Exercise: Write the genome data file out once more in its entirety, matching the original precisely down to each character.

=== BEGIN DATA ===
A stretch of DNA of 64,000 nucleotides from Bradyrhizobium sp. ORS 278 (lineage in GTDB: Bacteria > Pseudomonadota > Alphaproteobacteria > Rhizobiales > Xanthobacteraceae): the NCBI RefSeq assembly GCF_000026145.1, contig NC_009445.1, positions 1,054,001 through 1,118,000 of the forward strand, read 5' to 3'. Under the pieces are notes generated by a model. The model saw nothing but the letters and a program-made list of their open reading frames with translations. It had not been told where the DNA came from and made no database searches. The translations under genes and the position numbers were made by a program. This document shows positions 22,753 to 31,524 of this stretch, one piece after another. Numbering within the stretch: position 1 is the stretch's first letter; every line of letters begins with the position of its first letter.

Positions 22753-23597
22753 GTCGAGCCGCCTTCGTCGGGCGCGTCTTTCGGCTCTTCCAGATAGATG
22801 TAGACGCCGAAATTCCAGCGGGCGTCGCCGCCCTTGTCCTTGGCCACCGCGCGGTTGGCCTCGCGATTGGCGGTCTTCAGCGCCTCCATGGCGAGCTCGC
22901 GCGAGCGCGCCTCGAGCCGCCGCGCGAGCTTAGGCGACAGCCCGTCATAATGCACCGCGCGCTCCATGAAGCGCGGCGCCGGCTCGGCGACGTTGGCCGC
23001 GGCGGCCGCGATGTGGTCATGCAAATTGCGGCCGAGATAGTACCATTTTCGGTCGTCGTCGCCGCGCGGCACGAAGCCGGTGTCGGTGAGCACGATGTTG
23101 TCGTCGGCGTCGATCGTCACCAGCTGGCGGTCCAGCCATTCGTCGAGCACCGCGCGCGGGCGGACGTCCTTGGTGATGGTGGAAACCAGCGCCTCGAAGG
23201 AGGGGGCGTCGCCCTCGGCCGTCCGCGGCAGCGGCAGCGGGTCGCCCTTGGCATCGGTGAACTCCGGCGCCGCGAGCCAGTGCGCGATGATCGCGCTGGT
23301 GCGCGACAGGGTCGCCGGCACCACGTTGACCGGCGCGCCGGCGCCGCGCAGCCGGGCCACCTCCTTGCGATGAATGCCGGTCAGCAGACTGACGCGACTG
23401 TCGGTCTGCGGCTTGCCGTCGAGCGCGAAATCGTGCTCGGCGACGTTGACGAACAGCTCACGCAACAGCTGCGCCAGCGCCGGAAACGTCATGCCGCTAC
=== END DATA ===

A stretch of DNA of 64,000 nucleotides from Bradyrhizobium sp. ORS 278 (lineage in GTDB: Bacteria > Pseudomonadota > Alphaproteobacteria > Rhizobiales > Xanthobacteraceae): the NCBI RefSeq assembly GCF_000026145.1, contig NC_009445.1, positions 1,054,001 through 1,118,000 of the forward strand, read 5' to 3'. Under the pieces are notes generated by a model. The model saw nothing but the letters and a program-made list of their open reading frames with translations. It had not been told where the DNA came from and made no database searches. The translations under genes and the position numbers were made by a program. This document shows positions 22,753 to 31,524 of this stretch, one piece after another. Numbering within the stretch: position 1 is the stretch's first letter; every line of letters begins with the position of its first letter.

Positions 22753-23597
22753 GTCGAGCCGCCTTCGTCGGGCGCGTCTTTCGGCTCTTCCAGATAGATG
22801 TAGACGCCGAAATTCCAGCGGGCGTCGCCGCCCTTGTCCTTGGCCACCGCGCGGTTGGCCTCGCGATTGGCGGTCTTCAGCGCCTCCATGGCGAGCTCGC
22901 GCGAGCGCGCCTCGAGCCGCCGCGCGAGCTTAGGCGACAGCCCGTCATAATGCACCGCGCGCTCCATGAAGCGCGGCGCCGGCTCGGCGACGTTGGCCGC
23001 GGCGGCCGCGATGTGGTCATGCAAATTGCGGCCGAGATAGTACCATTTTCGGTCGTCGTCGCCGCGCGGCACGAAGCCGGTGTCGGTGAGCACGATGTTG
23101 TCGTCGGCGTCGATCGTCACCAGCTGGCGGTCCAGCCATTCGTCGAGCACCGCGCGCGGGCGGACGTCCTTGGTGATGGTGGAAACCAGCGCCTCGAAGG
23201 AGGGGGCGTCGCCCTCGGCCGTCCGCGGCAGCGGCAGCGGGTCGCCCTTGGCATCGGTGAACTCCGGCGCCGCGAGCCAGTGCGCGATGATCGCGCTGGT
23301 GCGCGACAGGGTCGCCGGCACCACGTTGACCGGCGCGCCGGCGCCGCGCAGCCGGGCCACCTCCTTGCGATGAATGCCGGTCAGCAGACTGACGCGACTG
23401 TCGGTCTGCGGCTTGCCGTCGAGCGCGAAATCGTGCTCGGCGACGTTGACGAACAGCTCACGCAACAGCTGCGCCAGCGCCGGAAACGTCATGCCGCTAC